CVS Quits Selling Tobacco at Cost of $2B a Year
Business + Economy

CVS Quits Selling Tobacco at Cost of $2B a Year


In a move hailed by President Barack Obama, CVS Caremark said Wednesday it is getting out of the business of selling cigarettes, a decision that will cost its retail division $2 billion in annual sales. "We made this decision as a business decision because we are positioning ourselves as a health-care company," said Helena Foulkes, CVS/pharmacy president.

The company, the nation's second-largest drugstore chain, has increasingly positioned its pharmacies as a health-care resource, with 750 retail clinics nationally located in its stores. But beyond its retail pharmacies, CVS Caremark's pharmacy benefit division contracts with large employers and health insurers to provide drug coverage.

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"Increasingly, we have clients and health plans and health system partners who are seeing us as an extension of their health-care services," Foulkes said. "We know that the sale of tobacco is extremely inconsistent with being a health-care provider."

CVS is the first major pharmacy retailer to voluntarily stop selling tobacco products.

In a statement, Obama said he applauds the decision and said it "will have a profoundly positive impact on the health of our country."

"As one of the largest retailers and pharmacies in America, CVS Caremark sets a powerful example, and today's decision will help advance my Administration's efforts to reduce tobacco-related deaths, cancer, and heart disease, as well as bring down health-care costs—ultimately saving lives and protecting untold numbers of families from pain and heartbreak for years to come," Obama said.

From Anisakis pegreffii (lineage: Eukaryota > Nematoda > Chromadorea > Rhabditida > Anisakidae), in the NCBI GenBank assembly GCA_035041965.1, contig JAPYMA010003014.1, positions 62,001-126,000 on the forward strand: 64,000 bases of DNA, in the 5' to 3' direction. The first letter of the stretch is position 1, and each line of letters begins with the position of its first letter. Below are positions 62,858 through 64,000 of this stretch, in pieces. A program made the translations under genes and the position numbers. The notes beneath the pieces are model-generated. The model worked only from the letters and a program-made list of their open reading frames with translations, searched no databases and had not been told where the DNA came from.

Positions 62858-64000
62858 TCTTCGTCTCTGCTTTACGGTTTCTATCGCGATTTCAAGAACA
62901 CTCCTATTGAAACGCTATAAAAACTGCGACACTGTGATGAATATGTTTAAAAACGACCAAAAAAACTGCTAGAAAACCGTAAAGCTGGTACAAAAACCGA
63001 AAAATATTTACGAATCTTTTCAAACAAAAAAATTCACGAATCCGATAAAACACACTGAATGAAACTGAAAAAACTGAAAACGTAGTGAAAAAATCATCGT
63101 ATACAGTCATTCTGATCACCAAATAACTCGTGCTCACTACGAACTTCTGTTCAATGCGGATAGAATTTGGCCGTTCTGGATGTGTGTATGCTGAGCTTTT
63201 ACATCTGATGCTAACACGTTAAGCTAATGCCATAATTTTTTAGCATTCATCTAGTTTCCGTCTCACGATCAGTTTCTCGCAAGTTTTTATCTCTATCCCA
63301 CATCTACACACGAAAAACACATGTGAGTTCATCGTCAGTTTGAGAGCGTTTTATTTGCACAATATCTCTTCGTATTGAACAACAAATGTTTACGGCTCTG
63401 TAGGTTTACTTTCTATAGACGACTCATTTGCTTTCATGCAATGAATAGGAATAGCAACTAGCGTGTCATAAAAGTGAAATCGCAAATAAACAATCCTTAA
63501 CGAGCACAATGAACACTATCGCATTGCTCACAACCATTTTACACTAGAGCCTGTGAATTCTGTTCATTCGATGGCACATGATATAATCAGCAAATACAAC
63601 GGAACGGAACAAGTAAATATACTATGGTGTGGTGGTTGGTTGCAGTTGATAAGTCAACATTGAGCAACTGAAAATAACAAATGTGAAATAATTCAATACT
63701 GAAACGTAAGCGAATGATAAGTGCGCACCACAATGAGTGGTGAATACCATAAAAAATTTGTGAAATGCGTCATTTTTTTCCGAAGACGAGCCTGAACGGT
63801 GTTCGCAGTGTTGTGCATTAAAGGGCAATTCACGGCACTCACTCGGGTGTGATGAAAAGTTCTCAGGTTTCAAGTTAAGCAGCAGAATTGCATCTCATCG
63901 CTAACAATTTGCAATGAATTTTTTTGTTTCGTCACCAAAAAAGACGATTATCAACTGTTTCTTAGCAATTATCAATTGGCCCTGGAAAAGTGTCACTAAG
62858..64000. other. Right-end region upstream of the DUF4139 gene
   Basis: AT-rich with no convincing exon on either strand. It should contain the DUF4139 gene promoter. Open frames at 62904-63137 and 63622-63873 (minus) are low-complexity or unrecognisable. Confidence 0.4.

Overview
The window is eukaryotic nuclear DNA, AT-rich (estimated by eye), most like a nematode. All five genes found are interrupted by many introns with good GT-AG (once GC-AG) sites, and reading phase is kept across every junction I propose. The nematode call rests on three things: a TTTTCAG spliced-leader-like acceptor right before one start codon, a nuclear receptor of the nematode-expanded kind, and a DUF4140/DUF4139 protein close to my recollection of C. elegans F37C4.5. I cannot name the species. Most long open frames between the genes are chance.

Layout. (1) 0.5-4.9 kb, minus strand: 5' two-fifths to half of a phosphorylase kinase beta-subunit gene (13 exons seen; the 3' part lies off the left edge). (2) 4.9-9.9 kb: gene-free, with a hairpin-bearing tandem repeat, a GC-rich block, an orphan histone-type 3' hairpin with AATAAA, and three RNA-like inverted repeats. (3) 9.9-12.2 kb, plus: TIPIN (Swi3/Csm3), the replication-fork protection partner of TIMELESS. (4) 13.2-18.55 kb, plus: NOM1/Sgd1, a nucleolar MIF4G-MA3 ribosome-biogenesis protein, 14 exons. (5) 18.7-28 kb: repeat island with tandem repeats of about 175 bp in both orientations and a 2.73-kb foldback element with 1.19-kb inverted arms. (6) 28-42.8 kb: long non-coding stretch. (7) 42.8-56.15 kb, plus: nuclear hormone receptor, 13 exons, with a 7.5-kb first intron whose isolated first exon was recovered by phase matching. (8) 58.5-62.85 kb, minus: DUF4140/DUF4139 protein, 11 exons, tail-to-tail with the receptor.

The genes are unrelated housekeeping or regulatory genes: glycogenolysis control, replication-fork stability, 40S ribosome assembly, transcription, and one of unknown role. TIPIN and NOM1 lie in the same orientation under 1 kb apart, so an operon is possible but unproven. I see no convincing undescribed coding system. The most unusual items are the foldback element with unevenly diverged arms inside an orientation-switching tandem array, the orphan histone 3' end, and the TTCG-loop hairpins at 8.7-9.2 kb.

The industry has been under pressure to stop from state and local governments, with some communities instituting cigarette sales bans at pharmacies. They've also been pressured by the pharmacists themselves.

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"We welcome CVS/Caremark's commitment to health and wellness and its promise to remove tobacco products from their stores," Steven T. Simenson, president of the American Pharmacists Association, said in a statement. "As pharmacists step up to provide care to their patients, we cannot continue to sell known health hazards in our pharmacies"

The association four years ago called on drugstores and retailers that include pharmacies to stop selling tobacco, and urged state boards not to license pharmacies in outlets that sell tobacco.

"I think they see the hypocrisy of selling cigarettes, while promoting pharmacies nowadays as real partners in health care," said Tom McCaney, associate director of corporate social responsibility for the Sisters of St. Francis of Philadelphia.

The Sisters of St. Francis has lobbied Walgreen's, the nation's leading drugstore chain, to stop selling cigarettes. At one point, the nuns pushed for a shareholder vote on the issue. McCaney said the retailer has been receptive to dialogue, but hasn't made any promises. "They're afraid in a highly competitive industry that if they stopped selling cigarettes, their competitors will take up the slack," he said. "Their justification is it gets people in the store."

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In a statement released Wednesday, Walgreen said, "We have been evaluating this product category for some time to balance the choices our customers expect from us, with their ongoing health needs. We will continue to evaluate the choice of products our customers want, while also helping to educate them and providing smoking cessation products and alternatives that help to reduce the demand for tobacco products."

CVS calculates it will lose $1.5 billion in direct tobacco revenues annually, and $500 million in ancillary sales from products customers buy when they purchase cigarettes. That represents about 3 percent of its retail division's annual sales in 2012.

The company couldn't comment on the percentage of sales in 2013 because it isn't expected to report those results until Feb. 11. "We're not going to be recouping all of those revenues, but we will be able hold our earnings consistent," said Foulkes. "At the end of the day, we've made this decision because it's the right thing for us."

Do they expect their competitors will follow their lead or try to poach those customers?

"We certainly expect other people who are in the pharmacy business to look in the mirror themselves and ask themselves, 'Where do they want to be in the next few years?'" she said. 

This article originally appeared in CNBC.

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